The $34 Billion Multilingual Business Conversation

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Like many other rapidly growing, venture-backed Silicon Valley tech start-ups, Babelverse was born to address a universal problem. But Babelverse's universal problem is also a global one: dismantling communication barriers by enabling anyone in the world—tourist, tenant, corporate marketer—to access on-the-spot interpretation from any language and translation into another one.

"It's about being able to communicate as if you are native, whether you're sitting in a business meeting or at a café," said Mayel de Borniol. A native of France, he and U.K. co-founder Josef Dunne got the idea when they were having trouble communicating with their Greek landlord a few years ago.

Covering about 155 languages and 912 language combinations, 5,000 multilingual speakers power Babelverse's network, which works via Web-connected device or VoIP-enabled phone. The technology has broken down language barriers, but is language the mother tongue of disruption in the business world—the site of a good portion of Babelverse's potential profits?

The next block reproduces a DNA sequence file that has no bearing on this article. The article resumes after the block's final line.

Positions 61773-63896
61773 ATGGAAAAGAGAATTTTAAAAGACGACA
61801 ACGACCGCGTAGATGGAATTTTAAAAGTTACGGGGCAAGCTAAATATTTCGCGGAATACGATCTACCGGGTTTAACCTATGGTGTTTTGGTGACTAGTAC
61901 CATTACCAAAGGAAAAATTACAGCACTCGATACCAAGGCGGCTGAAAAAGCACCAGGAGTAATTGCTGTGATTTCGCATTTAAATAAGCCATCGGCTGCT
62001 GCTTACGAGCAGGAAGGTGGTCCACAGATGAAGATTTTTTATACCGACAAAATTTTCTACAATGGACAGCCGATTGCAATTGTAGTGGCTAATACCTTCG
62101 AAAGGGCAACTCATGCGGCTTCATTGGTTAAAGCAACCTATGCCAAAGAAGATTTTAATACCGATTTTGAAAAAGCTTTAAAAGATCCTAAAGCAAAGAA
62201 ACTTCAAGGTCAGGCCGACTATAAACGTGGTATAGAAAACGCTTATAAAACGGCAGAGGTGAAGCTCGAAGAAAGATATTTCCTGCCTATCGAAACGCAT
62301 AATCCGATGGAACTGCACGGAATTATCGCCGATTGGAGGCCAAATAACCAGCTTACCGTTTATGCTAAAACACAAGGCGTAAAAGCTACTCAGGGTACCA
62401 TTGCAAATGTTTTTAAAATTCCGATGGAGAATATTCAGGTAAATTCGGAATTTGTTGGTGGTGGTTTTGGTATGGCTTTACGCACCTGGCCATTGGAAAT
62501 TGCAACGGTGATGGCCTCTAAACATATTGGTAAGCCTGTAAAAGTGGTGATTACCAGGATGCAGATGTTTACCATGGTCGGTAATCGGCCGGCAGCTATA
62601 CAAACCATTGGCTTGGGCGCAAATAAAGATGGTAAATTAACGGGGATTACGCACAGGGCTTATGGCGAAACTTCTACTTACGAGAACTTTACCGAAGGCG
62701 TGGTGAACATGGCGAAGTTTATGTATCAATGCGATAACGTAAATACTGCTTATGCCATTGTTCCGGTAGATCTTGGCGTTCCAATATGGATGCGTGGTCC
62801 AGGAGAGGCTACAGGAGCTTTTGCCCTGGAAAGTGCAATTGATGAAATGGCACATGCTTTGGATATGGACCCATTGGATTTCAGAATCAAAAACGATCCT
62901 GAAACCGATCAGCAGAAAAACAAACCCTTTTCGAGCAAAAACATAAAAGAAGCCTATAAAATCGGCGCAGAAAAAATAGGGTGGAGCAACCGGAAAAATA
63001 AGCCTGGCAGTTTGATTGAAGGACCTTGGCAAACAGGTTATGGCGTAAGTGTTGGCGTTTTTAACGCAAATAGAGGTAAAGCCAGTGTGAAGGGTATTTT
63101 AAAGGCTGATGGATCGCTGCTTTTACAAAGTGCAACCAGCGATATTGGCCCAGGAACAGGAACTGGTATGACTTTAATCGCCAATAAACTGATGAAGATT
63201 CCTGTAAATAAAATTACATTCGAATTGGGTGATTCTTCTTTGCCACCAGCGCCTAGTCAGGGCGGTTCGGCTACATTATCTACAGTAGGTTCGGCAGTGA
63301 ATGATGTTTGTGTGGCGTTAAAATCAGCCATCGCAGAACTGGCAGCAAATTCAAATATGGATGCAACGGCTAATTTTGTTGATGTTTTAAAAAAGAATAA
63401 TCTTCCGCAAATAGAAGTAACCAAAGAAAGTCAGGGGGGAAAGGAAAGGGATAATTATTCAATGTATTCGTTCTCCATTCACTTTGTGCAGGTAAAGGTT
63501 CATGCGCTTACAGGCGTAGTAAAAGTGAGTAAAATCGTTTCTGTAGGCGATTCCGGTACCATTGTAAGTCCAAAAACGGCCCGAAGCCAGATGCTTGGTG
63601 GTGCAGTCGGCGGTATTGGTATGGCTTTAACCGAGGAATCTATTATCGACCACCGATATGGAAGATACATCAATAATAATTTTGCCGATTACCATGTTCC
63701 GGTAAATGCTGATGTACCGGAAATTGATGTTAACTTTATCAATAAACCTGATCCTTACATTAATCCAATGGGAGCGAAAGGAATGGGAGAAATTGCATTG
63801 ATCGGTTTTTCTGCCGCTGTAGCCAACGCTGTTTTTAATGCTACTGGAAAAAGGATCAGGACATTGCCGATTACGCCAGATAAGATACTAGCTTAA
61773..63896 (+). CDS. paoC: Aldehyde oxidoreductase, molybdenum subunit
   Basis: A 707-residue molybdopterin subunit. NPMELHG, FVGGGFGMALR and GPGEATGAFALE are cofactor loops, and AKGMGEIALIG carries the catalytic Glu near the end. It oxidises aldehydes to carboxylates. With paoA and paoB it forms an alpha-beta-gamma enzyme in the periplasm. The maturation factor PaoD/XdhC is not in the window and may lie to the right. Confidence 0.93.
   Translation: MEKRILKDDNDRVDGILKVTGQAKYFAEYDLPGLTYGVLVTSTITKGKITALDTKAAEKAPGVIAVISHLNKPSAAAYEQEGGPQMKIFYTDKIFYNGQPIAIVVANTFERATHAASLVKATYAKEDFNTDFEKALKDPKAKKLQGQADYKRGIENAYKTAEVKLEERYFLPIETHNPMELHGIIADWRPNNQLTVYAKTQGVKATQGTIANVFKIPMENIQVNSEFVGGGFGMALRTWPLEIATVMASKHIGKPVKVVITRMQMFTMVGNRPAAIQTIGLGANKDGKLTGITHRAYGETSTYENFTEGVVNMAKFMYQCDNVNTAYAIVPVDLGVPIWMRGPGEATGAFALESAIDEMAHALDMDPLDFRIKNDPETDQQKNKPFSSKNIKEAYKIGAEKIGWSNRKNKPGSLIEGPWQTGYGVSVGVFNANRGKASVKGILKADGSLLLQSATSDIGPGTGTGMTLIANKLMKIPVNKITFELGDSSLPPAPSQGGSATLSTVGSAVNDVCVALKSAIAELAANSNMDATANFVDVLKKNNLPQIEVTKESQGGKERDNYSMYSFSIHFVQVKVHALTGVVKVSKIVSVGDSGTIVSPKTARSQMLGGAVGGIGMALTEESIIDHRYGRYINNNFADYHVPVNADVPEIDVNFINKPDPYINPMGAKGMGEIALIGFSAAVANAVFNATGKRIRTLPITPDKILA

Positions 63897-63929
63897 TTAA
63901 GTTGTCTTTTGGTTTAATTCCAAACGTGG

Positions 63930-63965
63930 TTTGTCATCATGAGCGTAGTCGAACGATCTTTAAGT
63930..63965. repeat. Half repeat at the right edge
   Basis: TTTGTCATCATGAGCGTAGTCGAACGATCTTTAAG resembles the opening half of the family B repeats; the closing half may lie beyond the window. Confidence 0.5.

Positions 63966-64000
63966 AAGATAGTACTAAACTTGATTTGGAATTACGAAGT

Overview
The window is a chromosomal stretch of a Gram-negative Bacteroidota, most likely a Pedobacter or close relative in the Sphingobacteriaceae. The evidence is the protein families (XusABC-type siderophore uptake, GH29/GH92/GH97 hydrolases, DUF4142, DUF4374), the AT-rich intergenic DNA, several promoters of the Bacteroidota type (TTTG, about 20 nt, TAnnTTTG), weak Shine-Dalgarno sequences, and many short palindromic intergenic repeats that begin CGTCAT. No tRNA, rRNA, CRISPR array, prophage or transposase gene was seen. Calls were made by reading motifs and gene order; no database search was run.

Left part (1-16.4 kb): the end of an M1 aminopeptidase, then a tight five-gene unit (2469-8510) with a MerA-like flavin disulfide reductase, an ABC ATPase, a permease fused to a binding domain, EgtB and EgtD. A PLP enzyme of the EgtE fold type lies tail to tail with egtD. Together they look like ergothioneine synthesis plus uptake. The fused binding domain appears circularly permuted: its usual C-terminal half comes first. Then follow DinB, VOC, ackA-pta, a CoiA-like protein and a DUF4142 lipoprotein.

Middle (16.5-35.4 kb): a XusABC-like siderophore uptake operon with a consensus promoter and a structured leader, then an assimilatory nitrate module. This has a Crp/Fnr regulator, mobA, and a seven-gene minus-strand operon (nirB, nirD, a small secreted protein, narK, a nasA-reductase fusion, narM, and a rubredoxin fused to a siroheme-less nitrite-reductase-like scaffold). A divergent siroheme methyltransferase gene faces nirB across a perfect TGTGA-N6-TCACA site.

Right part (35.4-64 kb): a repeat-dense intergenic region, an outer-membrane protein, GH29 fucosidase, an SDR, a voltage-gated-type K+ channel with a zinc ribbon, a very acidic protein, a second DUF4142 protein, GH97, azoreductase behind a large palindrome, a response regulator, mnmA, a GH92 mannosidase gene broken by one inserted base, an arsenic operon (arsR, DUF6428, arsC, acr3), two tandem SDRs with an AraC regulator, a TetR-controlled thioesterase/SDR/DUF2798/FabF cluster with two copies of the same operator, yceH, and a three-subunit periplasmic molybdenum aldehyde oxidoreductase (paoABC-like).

Innovation or disruption, Babelverse is at the forefront of the tech-driven changes shaking up the $34 billion language-services market. Made up of multinational software companies that facilitate everything from machine translation to in-person interpreting, the industry is finally having its start-up moment.

With cloud computing driving down the cost of application development and crowdsourcing allowing user communities to tackle huge problems, a host of start-ups worldwide are challenging the status quo with sleek, Web-based solutions that drastically cut the expense and time it takes to translate any type of content—text, video, social media.

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"Mobile devices—these are the disruptors," said Don DePalma, founder of Common Sense Advisory, a research firm in Cambridge, Mass., that tracks the language-services market. "When you gang together hundreds of these devices into an intercommunicating network, all of a sudden you get all these benefits and economies of scale."

The innovations are enabling corporations to enter markets and disrupt many sectors that were previously unreachable. Language is the mother tongue of global business opportunity.